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When biodiversity and human cuisine collide, even lentils and rice take a toll

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When biodiversity and human cuisine collide, even lentils and rice take a toll

Researchers painstakingly analyzed the biodiversity footprint of 151 dishes. They found that even the vegetarian ones can exact a high price.
February 28, 2024

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What do Spanish lamb stew, Indian bean curry and Brazilian beef steak have in common?

While these dishes originate from around the globe and have very different ingredients, new research finds they all exact an outsized toll on global biodiversity.

Meat, particularly beef, has long been known to have a large environmental footprint. But the findings that such vegetarian mainstays as lentils and rice pose some of the biggest threats to biodiversity might come as a surprise.

It underscores the importance not just of what it takes to grow a particular kind of food, but also where it comes from. “Vegetarian dishes from highly biodiverse and under strong human pressure countries like India, can be also very detrimental for biodiversity,” said Roman Carrasco, a conservation scientist at the National University of Singapore who was involved in the new research.

The work takes a somewhat novel approach to scoring the environmental credentials of different kinds of food, one that reflects more clearly how people really eat. Rankings are often broken down by individual ingredient (for example, the carbon footprint of beef). But people usually don’t dine on single items. They combine them into meals.

So the scientists compiled a list of 151 of the most popular dishes from 25 countries with the world’s largest economies. They created the list based on “best of” articles about food from different parts of the world from CNN (Cable News Network), as well as Taste Atlas, a website that links foods to geographic locations.

 

Recommended Reading:
The surprising cultural drivers of our appetite for meat

 

With the dishes in hand, the researchers then dissected the recipes. They adjusted each one so that the portions added up to the same number of calories. Then they tried to gauge the effect each ingredient in a dish would have on biodiversity in the places where it is produced.

That’s no mean feat, given the number of potential ingredients and the difficulty of figuring out how each one translates to the fate of species. For each item, the scientists relied on maps showing where different crops are grown or animals are grazed, and on estimates of how much land it takes to produce a certain amount of that item. To translate this into biodiversity, they turned to work by other scientists who have studied how agricultural production overlapped with species habitats.

In the end, Carrasco’s team came up with six different scenarios, depending on whether the ingredients came from nearby or around the world and the particular kind of effect on biodiversity (for instance, whether the effect was on rare species or all species).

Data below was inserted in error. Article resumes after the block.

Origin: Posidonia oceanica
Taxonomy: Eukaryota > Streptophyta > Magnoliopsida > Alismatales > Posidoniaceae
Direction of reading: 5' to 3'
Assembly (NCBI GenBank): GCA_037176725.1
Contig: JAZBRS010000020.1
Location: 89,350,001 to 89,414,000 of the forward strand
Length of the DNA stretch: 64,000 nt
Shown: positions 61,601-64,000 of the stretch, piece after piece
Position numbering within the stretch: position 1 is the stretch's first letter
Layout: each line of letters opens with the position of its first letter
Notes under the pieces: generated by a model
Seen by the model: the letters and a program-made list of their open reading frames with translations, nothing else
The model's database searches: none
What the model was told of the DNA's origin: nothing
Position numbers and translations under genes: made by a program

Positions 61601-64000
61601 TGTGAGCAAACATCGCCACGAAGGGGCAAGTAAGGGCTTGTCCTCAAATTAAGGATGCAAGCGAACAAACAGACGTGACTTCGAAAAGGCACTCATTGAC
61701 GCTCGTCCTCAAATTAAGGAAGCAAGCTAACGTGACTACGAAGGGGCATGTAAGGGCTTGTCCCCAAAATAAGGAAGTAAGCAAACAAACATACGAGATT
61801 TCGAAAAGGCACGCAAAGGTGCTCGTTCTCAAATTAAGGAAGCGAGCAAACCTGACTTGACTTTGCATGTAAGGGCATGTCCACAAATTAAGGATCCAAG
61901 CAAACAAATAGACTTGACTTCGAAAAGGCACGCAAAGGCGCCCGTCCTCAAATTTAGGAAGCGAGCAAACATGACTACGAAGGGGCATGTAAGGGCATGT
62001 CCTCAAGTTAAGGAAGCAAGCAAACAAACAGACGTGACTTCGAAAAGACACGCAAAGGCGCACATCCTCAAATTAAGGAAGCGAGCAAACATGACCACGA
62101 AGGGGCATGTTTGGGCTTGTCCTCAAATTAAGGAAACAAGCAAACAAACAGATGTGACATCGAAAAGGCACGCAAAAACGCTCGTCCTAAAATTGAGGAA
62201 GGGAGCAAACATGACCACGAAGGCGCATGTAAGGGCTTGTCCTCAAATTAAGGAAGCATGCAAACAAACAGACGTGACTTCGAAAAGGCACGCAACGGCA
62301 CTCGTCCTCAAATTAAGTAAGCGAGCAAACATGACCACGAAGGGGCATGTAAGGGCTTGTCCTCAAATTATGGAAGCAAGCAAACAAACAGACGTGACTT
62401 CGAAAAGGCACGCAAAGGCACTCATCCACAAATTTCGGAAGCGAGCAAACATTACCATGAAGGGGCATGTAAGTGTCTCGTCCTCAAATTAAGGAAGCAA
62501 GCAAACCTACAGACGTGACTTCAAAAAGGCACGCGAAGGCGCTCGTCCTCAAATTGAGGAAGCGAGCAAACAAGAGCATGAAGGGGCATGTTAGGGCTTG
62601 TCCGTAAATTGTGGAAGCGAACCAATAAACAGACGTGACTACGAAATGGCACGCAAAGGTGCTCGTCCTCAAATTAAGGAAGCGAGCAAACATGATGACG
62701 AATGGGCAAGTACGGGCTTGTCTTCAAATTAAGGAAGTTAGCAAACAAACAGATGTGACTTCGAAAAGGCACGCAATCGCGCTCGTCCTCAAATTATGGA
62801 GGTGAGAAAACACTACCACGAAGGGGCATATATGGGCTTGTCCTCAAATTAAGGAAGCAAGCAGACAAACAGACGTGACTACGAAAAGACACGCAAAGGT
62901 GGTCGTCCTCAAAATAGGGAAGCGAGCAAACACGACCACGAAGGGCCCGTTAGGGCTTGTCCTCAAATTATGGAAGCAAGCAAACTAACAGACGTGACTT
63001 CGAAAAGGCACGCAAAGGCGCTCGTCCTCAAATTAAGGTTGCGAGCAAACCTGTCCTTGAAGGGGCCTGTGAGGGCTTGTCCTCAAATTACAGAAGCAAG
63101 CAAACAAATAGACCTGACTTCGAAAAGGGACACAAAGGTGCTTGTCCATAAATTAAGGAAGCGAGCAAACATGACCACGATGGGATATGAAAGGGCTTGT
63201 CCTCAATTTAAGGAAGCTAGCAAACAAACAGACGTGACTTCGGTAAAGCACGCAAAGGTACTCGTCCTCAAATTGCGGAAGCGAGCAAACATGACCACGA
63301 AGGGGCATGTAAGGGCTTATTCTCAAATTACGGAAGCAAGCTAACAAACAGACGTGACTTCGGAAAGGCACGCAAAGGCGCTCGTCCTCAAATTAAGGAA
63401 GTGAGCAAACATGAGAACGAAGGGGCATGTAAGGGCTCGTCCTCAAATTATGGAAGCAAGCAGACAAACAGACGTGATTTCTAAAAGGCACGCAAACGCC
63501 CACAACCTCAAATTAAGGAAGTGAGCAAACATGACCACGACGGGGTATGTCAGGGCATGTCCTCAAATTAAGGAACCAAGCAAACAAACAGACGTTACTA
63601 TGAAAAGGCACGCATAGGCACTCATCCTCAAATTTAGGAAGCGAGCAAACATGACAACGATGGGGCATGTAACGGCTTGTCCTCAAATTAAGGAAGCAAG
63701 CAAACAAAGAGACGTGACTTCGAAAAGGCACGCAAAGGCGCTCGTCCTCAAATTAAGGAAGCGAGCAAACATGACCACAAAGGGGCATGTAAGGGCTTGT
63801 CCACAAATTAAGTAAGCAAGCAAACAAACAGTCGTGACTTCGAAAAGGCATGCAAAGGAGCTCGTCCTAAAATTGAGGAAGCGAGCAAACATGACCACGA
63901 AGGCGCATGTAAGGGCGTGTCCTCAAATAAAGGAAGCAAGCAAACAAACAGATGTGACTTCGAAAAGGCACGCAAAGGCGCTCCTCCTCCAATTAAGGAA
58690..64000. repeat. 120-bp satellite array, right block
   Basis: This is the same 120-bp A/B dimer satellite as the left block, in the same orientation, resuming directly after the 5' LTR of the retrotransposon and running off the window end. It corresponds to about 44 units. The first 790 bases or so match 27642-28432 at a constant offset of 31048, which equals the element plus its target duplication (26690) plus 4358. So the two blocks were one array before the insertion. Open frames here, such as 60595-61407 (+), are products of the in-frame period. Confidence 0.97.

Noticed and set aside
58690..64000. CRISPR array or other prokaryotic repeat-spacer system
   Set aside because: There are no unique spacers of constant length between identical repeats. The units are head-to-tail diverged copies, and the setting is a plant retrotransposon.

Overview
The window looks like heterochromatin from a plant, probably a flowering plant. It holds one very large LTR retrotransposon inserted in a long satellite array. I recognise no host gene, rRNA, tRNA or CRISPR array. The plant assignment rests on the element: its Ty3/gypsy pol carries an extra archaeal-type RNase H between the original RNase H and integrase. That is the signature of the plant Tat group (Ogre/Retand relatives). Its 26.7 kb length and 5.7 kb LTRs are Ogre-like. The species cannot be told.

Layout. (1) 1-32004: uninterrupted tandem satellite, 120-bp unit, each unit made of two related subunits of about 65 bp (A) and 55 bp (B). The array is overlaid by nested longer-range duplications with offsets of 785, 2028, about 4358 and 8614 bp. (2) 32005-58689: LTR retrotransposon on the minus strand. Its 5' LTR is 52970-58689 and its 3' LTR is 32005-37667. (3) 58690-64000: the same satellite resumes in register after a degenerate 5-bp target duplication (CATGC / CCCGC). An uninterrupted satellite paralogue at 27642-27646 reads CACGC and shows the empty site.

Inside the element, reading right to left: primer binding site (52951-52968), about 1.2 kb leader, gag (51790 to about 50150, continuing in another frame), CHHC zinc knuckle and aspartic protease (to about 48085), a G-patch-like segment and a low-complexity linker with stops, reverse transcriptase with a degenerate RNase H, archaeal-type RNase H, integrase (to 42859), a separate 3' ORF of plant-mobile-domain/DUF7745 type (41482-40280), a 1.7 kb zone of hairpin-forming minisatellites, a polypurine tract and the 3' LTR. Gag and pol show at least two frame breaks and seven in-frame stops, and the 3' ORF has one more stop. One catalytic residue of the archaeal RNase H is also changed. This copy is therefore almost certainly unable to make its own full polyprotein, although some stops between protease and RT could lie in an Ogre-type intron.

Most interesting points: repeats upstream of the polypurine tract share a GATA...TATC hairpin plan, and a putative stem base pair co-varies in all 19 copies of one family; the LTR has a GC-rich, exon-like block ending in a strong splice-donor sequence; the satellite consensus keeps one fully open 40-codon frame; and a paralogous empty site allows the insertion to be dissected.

A few patterns stand out. A meat-heavy recipe generally poses a bigger threat to biodiversity. That’s particularly true for beef, which demands some of the most animal feed or pasture. Among the 20 dishes with the largest biodiversity footprint, seven contained beef, more than any other item, the scientists reported last week in PLoS ONE..

Recipes from countries with lots of biodiversity posed a bigger problem. That means Brazilian beef dishes, such as picanha and fraldinha, held many of the top spots. That’s in part because the country is home to the Amazon jungle and Cerrado grasslands, both species-rich habitats threatened by agricultural expansion.

The penalty for food from biological hotspots also helps to explain why Indian recipes with legumes, such as dal, rajma and chana masala are more problematic than you might expect. Legumes and rice generally score very well, but the demands of feeding the world’s most populous country in a biologically rich area makes it a challenge. “The results show how hard it is to balance food production with a megadiverse country where 1.4 billion people live. It probably can’t be done much better and legumes are one of the best options to do so,” said Carrasco.

Many of the dishes that proved to be most benign in terms of biodiversity won’t win any awards from dietitians. The recipes are dominated by starchy vegetables such as potatoes and wheat, along with soybeans, corn, sugar and a variety of rather pedestrian fruits (apples, berries). Among the biodiversity champions are French fries, crumpets, baguettes and macarons.

That odd result is partly thanks to where these ingredients come from: temperate regions with lower levels of biodiversity.

There is also one big gap: seafood. Because of differences in how food production and biodiversity are measured on land and in the ocean, there are no fish dishes on the menu.

This new ranking could become another tool consumers can use to reduce at least some of the damage that comes from their appetite. Carrasco stopped eating beef several years ago because of the environmental effects. But the new research has him planning to forgo lamb for similar reasons.

While it would be wise not to let this new research be the sole guide to healthy eating, it could help eaters make meaningful changes, even by following some simple rules of thumb. It will have a familiar ring to those already trying to green their diets.

“Transitioning to a flexitarian, vegetarian or vegan diet is the most important recommendation,” to come from the research, said Carrasco. “Even simpler, I would avoid beef and lamb. That goes a long way.”

Cheng, et. al. “Biodiversity footprints of 151 popular dishes from around the world.PLoS ONE. Feb. 21, 2024.

Image: ©Anthropocene Magazine 

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